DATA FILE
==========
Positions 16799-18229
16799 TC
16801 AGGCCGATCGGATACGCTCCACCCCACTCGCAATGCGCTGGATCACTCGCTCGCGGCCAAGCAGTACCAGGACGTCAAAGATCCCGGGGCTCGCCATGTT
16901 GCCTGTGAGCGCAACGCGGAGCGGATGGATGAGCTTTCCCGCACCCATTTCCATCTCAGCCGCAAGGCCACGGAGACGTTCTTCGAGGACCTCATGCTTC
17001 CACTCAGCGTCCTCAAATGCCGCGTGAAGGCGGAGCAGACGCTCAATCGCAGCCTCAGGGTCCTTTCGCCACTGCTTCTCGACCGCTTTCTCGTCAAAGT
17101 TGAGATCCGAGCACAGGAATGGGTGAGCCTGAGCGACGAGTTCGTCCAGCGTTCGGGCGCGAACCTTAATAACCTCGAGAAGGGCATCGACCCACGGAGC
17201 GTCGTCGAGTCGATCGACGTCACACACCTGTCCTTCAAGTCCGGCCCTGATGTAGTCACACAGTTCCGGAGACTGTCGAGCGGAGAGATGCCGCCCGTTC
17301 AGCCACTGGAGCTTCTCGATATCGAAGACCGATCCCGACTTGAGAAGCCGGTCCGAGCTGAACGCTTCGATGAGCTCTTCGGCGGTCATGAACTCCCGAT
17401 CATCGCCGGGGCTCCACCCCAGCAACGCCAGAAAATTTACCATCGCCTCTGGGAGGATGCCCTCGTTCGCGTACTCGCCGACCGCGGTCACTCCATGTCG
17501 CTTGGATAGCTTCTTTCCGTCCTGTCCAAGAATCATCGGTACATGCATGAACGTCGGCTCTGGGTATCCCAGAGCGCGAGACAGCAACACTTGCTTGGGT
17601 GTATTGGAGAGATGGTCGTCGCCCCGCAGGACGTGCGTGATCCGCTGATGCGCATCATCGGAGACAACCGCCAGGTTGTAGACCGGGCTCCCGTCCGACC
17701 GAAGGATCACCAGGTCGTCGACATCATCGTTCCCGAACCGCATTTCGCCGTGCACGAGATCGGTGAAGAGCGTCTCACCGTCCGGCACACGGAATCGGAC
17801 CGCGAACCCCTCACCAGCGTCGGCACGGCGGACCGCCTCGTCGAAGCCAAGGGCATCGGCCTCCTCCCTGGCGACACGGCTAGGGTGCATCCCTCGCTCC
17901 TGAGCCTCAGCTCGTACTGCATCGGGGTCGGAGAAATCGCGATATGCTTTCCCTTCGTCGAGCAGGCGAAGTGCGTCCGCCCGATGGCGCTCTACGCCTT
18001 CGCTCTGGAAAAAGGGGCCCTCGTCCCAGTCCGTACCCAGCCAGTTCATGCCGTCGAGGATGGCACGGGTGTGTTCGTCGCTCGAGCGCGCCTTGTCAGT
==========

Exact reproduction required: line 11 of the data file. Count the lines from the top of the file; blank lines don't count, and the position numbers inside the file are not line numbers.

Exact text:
17601 GTATTGGAGAGATGGTCGTCGCCCCGCAGGACGTGCGTGATCCGCTGATGCGCATCATCGGAGACAACCGCCAGGTTGTAGACCGGGCTCCCGTCCGACC